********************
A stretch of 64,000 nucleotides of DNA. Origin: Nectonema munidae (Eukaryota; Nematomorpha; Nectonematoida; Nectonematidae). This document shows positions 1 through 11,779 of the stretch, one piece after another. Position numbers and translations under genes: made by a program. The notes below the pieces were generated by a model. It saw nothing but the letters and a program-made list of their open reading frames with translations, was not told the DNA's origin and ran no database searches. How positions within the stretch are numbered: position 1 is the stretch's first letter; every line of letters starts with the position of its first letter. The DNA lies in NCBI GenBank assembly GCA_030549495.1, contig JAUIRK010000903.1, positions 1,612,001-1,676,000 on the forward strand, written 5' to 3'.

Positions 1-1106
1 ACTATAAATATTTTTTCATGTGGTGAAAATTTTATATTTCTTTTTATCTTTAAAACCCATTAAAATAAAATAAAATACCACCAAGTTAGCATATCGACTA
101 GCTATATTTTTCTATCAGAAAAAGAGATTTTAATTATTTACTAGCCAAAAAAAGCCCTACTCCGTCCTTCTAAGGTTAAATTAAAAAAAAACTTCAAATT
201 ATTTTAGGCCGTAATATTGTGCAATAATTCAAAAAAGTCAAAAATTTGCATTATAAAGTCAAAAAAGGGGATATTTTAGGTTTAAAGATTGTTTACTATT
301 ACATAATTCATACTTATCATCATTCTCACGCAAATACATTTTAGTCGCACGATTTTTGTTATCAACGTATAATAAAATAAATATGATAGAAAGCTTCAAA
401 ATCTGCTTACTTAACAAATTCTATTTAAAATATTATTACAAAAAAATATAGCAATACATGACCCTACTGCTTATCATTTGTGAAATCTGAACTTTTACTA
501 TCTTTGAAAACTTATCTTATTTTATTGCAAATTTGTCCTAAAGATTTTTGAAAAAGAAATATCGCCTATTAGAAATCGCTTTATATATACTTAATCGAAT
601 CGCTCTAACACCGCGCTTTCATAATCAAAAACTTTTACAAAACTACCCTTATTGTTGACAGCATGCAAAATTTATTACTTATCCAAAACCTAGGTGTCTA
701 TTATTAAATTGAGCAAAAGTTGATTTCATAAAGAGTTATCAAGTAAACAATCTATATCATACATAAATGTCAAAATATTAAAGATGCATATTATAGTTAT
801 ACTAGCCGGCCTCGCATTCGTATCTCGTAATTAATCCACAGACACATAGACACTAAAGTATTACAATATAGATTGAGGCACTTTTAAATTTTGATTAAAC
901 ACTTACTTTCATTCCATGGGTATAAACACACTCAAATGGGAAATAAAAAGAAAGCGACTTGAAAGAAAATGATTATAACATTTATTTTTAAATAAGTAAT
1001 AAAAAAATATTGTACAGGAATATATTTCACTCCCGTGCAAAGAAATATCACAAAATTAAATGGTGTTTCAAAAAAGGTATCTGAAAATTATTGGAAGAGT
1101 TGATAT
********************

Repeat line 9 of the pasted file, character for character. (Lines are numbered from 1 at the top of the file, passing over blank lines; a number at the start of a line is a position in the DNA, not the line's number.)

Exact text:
601 CGCTCTAACACCGCGCTTTCATAATCAAAAACTTTTACAAAACTACCCTTATTGTTGACAGCATGCAAAATTTATTACTTATCCAAAACCTAGGTGTCTA